The Sundarbans area is one of the most densely populated areas in the world, and the population is increasing.[citation needed] As a result, half of this ecoregion’s mangrove forests have been cut down to supply fuelwood and other natural resources. Despite the intense and large-scale exploitation, this still is one of the largest contiguous areas of mangroves in the world. Another threat comes from deforestation and water diversion from the rivers inland, which causes far more silt to be brought to the estuary, clogging up the waterways.

The Directorate of Forest is responsible for the administration and management of Sundarban National Park in West Bengal. The Principal Chief Conservator of Forests (PCCF), Wildlife & Bio-Diversity & ex-officio Chief Wildlife Warden, West Bengal is the senior most executive officer looking over the administration of the park. The Chief Conservator of Forests (South) & Director, Sundarban Biosphere Reserve is the administrative head of the park at the local level and is assisted by a Deputy Field Director and an Assistant Field Director. The park area is divided into two ranges, overseen by range forest officers. Each range is further sub-divided into beats. The park also has floating watch stations and camps to protect the property from poachers.

The park receives financial aid from the State Government as well as the Ministry of Environment and Forests under various Plan and Non-Plan Budgets. Additional funding is received under the Project Tiger from the Central Government. In 2001, a grant of US$20,000 was received as a preparatory assistance for promotion between India and Bangladesh from the World Heritage Fund.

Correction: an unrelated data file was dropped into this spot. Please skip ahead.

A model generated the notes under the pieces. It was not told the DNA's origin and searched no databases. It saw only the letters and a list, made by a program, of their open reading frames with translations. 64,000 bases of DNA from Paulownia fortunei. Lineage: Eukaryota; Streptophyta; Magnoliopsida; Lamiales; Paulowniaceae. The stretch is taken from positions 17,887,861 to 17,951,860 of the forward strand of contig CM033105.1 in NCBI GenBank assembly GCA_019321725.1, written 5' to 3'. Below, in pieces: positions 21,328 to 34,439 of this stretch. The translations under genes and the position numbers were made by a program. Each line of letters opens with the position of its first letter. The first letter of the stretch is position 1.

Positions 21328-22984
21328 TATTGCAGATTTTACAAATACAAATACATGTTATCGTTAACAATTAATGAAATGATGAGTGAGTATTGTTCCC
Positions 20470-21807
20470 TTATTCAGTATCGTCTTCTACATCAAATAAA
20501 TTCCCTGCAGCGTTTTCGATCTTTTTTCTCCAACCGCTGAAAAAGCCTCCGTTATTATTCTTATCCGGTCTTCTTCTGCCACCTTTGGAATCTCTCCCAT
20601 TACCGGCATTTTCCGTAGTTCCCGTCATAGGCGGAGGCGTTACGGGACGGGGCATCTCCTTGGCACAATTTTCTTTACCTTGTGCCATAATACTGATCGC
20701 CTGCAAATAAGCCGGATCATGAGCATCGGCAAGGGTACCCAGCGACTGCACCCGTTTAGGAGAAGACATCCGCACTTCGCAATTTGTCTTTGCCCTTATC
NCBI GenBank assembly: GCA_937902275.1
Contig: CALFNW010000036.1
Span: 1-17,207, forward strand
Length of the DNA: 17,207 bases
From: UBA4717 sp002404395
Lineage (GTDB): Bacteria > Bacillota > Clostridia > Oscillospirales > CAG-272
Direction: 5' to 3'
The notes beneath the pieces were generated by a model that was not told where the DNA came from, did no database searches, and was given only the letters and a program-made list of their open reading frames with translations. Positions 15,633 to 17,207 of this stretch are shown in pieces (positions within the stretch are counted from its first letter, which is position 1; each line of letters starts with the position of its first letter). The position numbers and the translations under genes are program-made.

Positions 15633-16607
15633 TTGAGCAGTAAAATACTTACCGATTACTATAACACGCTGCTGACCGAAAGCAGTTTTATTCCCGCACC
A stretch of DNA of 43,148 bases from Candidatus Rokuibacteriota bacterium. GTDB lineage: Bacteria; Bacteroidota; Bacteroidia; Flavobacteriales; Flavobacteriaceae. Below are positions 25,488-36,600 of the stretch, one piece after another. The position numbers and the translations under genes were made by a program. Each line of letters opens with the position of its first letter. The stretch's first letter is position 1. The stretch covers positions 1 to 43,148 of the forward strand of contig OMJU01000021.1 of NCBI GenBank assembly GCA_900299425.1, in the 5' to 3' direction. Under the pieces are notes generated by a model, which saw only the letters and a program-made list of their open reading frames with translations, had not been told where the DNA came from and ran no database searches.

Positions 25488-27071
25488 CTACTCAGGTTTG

A new Khulna Forest Circle was created in Bangladesh back in 1993 to preserve the forest, and Chief Conservators of Forests have been posted since. The direct administrative head of the Division is the Divisional Forest Officer, based at Khulna, who has a number of professional, subprofessional and support staff and logistic supports for the implementation of necessary management and administrative activities. The basic unit of management is the compartment. There are 55 compartments in four Forest Ranges and these are clearly demarcated mainly by natural features such as rivers, canals and creeks.

Protection

A map of the protected areas of the Indian Sunderbans, showing the boundaries of the tiger reserve, the national park and the three wildlife sanctuaries, conservation and lodging centres, subsistence towns, and access points. The entire forested (dark green) area constitutes the Biosphere Reserve, with the remaining forests outside the national park and wildlife sanctuaries being given the status of a reserve forest.
The Bangladesh part of the forest lies under two forest divisions, and four administrative ranges viz Chandpai (Khulna District), Sarankhola (Khulna), and Burigoalini (Satkhira District) and has sixteen forest stations. It is further divided into fifty-five compartments and nine blocks.[12] There are three wildlife sanctuaries established in 1977 under the Bangladesh Wildlife (Preservation) Order, 1973 (P.O. 23 of 1973). The West Bengal part of the forest lies under the district of South & North 24 Parganas.